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SLE is an autoimmune chronic inflammatory condition which involves various systems of the body such as skin, joints, and kidneys. The symptoms of SLE are similar to many other illnesses and hence the patients are not easily diagnosed with SLE.

Most of the patients of SLE come up with skin symptoms. The skin symptoms mimic many other diseases and hence SLE remains undiagnosed and untreated.


There can be an involvement of any system of the body producing the following signs and symptoms:

  • General symptoms
  • Fatigue, tiredness, fever, joint pains, weight loss or weight gain
  • Musculoskeletal system
  • Joint pains, morning stiffness, muscle pains, frank arthritis, avascular necrosis
  • Skin symptoms
  • Malar rash, sensitivity to light, discoid lupus
  • Hair loss with brittle hair shafts
  • Kidneys
  • Acute or chronic renal failure or other nephritic diseases, protein or casts in urine, glomerulonephritis
  • Nervous or psychiatric symptoms
  • Seizures or psychosis or confusion of mind
  • Peripheral neuropathy or myelitis
  • Pulmonary system
  • Pleurisy, pleural effusion, pneumonitis, pulmonary hypertension, interstitial lung disease
  • Gastrointestinal system
  • Nausea, vomiting, abdominal pain, improper digestion
  • Heart symptoms
  • Pericarditis or myocarditis, pericardial effusion
  • Hematologic symptoms
  • Anemia (decrease in hemoglobin)
  • Thrombocytopenia (decrease in platelet count)
  • Leucopenia (decrease in white blood cells)
  • Lymphopenia (decrease in the count of lymphocytes)


SLE is an autoimmune disease wherein the cells of the body attack themselves recognizing them as some foreign substance.

Risk factors that can lead to SLE are:

  • Genetic predisposition
  • Too much exposure to sunlight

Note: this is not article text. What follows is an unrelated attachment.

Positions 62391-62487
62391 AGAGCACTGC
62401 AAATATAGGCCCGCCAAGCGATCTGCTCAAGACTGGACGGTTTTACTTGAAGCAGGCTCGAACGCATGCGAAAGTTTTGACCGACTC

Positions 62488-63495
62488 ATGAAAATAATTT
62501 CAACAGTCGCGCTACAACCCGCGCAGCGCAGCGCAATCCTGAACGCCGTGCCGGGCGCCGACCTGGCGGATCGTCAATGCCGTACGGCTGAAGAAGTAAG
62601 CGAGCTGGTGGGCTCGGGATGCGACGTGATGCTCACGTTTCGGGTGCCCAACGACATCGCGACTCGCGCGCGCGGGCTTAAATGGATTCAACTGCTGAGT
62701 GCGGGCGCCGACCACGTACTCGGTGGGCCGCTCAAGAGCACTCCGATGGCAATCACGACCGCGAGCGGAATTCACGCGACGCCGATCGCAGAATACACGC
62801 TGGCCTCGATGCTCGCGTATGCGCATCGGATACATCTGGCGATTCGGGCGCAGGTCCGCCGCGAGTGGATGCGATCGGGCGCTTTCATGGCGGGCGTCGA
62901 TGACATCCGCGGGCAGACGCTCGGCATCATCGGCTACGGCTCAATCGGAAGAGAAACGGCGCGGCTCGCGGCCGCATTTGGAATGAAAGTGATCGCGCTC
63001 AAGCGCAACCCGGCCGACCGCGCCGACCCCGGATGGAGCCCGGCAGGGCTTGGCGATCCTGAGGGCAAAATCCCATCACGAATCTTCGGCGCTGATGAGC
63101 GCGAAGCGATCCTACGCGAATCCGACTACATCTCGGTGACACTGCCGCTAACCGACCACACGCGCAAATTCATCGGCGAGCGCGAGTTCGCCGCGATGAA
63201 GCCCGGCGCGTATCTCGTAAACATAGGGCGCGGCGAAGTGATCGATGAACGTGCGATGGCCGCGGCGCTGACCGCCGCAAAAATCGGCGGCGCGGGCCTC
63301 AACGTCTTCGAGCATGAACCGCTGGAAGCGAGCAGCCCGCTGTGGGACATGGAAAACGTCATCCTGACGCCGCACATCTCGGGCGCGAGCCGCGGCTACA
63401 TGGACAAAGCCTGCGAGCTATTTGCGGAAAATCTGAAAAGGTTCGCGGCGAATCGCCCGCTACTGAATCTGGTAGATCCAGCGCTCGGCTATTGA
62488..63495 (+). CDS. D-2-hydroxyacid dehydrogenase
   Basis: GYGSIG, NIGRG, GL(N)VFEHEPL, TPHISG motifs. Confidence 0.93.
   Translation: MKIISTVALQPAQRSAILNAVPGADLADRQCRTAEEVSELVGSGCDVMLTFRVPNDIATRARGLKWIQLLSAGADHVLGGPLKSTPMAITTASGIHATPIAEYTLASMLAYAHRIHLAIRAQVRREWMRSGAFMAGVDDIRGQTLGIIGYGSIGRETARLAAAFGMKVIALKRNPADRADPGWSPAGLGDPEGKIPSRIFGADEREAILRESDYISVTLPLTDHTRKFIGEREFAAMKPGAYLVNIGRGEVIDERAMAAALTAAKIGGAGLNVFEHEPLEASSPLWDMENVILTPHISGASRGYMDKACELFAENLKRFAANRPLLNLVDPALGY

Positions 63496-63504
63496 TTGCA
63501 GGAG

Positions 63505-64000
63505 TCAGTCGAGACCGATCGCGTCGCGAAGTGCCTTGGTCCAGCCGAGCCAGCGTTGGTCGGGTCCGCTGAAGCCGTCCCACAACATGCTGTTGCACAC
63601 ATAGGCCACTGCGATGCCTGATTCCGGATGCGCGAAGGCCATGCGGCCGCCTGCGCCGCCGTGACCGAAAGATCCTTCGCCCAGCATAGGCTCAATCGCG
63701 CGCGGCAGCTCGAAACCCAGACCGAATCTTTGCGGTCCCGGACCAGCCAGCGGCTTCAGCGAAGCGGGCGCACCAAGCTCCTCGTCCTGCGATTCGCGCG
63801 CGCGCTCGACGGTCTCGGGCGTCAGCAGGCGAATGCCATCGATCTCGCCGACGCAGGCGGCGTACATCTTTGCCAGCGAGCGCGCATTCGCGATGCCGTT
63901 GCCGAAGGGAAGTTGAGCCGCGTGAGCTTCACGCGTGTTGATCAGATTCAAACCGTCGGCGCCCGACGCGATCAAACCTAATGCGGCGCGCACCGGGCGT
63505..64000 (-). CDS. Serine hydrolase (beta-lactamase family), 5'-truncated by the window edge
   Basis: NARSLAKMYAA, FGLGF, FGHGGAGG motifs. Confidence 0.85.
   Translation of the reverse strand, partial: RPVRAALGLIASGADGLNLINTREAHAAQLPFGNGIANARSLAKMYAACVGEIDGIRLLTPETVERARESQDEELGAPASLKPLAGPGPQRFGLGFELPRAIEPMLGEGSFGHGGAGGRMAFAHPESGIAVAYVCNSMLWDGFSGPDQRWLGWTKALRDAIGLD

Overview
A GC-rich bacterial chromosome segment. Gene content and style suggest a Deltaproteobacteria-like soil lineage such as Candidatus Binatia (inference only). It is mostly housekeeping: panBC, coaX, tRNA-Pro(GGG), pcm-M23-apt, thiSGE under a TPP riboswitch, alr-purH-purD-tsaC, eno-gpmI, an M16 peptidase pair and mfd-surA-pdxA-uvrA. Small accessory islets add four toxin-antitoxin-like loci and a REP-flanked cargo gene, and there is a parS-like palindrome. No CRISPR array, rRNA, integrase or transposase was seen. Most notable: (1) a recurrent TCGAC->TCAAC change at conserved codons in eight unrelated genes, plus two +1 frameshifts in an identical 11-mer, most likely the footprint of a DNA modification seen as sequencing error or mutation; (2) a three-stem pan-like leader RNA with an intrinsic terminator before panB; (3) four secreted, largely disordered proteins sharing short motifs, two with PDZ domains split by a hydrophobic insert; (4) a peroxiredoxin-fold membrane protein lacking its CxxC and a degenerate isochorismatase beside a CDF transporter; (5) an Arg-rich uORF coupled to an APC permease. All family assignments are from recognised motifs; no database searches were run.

• Certain viral infections like Epstein-Barr virus
  • Hormonal changes especially during child bearing period(pregnancy) or menopause in women
  • Toxins such as cigarette smoke or silica particles
  • Certain drugs can cause SLE
  • Emotional upset or stress


SLE is difficult to diagnose because of its multi systemic involvement which mimics many other diseases. However, the following criteria can help in diagnosing SLE:

  • Increased levels of ANA antibodies
  • Increased anti-dsDNA antibody levels
  • Presence of anti-Sm antibodies
  • Serositis
  • Oral ulcers
  • Arthritis
  • Sensitivity to light
  • Blood disorders
  • Kidney diseases
  • Malar or discoid rash

The following tests are to be carried out in people who are suspected of having SLE:

  • CBC with differential count
  • Serum creatinine
  • Urinalysis with microscopy
  • Complement levels
  • Liver function tests
  • Creatine kinase assay
  • Spot protein/spot creatinine ratio
  • Autoantibody tests
  • Joint radiography
  • Chest radiography and chest CT scanning
  • Echocardiography
  • Brain MRI/ MRA
  • Cardiac MRI
  • Arthrocentesis
  • Lumbar puncture
  • Renal biopsy

Self help

  • Stop smoking.
  • Avoid exposure to bright sunlight by using full sleeves clothes or sunscreens.
  • Proper rest to the body and mind.
  • Stopping certain medications that can lead to SLE; or taking alternative medicines that are harmless.